Em Gai' Thuong. Hai?
1) ENCOUNTER WITH MY LOVER
My name is Nikki but my friends all call Coco after Coco Chanel, a French lady who lived to be almost 90. She's my idol, after Henry Miller. Every morning when I open my eyes I wonder waht I can do to make myself famous. It's become my ambition, almost my raison d'etre, to burst upon the city like fireworks.
This has a lot to do with the fact that I live in Shanghai. A mystical fog envelops the city, mixed with continual rumors and an air of superity, a hangover from the time of the shili yangchang, the foreign concessions. This hint of smugness affects me: I both love it and hate it.
Anyway, I'm just 25, and a year ago i published a collection of short stories that didn't make any money but got me attention. (Male readers sent me letters enclosing erotic photos.) 3 months ago I left my job as a magazine journalist, and now I'm a bare-legged, miniskirted waitress at a joint called the Green Stalk Cafe'.
There was a tall, handsome young man, a regular at the Green Stalk, who would stay for hours drinking coffee and reading his book. I liked to watch his changes of expression, his every move. He seemed to know I was watching him, but he never said a word.
Until, that is, the day he gave me a note that said "I love you," along with his name and address.
Born in the Year of the Rabbit, and a year younger than me, this man enchanted me. It's hard to put a finger on what made him so good looking in my eyes, but it had something to do with his air of world-weariness and his thirst for love.
On the surface we're two utterly different types. I'm full of energy and ambition and see the world as a ripe fruit just waiting to be eaten. He is introspective and romantic, and for him life is a cake laced with arsenic-every bite poisons him a little more. But our differences only increased our mutual attraction, like the inseparable north and south magnetic poles. We rapidly fell in love.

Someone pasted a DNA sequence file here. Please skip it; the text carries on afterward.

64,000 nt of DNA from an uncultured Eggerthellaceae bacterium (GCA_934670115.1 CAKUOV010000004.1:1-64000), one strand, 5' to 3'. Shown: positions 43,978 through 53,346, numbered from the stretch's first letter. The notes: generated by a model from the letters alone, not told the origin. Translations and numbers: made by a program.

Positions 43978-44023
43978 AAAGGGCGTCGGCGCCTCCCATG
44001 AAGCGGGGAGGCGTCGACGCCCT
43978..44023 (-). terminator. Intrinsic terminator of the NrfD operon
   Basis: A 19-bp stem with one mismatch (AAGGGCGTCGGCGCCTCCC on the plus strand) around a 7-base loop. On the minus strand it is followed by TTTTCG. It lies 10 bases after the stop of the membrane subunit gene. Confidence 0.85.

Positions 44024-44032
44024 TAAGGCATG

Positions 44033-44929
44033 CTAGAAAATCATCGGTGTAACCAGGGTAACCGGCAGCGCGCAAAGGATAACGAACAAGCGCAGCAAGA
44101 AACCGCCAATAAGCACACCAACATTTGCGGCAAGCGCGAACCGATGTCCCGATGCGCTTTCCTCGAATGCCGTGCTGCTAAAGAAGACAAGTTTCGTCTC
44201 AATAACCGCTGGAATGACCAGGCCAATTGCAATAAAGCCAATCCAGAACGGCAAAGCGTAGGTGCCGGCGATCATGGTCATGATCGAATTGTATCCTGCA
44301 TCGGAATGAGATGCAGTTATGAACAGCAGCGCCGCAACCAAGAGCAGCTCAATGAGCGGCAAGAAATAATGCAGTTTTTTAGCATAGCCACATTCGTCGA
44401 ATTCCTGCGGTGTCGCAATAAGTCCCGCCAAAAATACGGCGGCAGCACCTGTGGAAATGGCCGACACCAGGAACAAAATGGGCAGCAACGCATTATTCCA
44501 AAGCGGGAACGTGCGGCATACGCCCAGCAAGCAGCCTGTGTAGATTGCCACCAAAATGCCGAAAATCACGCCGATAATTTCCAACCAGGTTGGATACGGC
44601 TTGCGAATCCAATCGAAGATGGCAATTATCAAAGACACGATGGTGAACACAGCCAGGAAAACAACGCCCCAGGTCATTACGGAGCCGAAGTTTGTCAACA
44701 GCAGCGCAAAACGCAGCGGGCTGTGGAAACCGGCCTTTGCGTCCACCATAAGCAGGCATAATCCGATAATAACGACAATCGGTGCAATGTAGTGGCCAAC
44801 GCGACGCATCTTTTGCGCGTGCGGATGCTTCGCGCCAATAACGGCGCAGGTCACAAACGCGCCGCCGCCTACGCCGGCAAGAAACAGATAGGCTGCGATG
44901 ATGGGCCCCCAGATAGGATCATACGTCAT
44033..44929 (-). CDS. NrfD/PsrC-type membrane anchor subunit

Not long after we met, he told me a family secret. His mother was living in a small town in Spain, with a local man, running a Chinese restaurant. It seems you can make a lot of money in Spain by selling lobster and wonton.
His father had died young, suddenly, out there, less than a month after going to Spain to visit his mother. The death certificate said "myocardial infarction," and his ashes were flown home in a McDonnell Douglas jet. Tian still remembered that sunny day, and how his tiny grandmother, his father's mother, cried, tears streaming down her wrinkled face like water dripping off a wet rag.
"Grandmother was convinced it was murder. My dad didn't have any history of heart desease; she said my mother killed him. That she had another man over there, and they plotted it together."
Staring at me with a strange look in his eyes, Tian said, "Can you believe it? I still can't work it out. May be Grandmother was right. But whatever-Mother sends me a lot of $ every year to live on."
He watched me in silence. His strange story grabbed me immediately, because I'm drawn to tragedy and intrigue. When I was studying Chinese at Fudan University in Shanghai, I'd wanted to become a writer of really exciting thrillers: evil omen, conspriacy, dagger, lust, poison, madness, and moonlight were all words that sprang readily to my mind. Looking tenderly into his fragile, beautiful face, I understood the root of Tian sadness.
"Death's shadow only fades little by little as time passes. There will never be more than a thin glass barrier between your present and the wreckage of your past," I told him.
His eyes grew wet, and he clenched his hands tightly. "But I've found you and decided to put my faith in you, "he said. "Don't stay with me just out of curiousity, but don't leave me straight-away."
Last edited by erik; 01-12-2003 at 11:42 PM.
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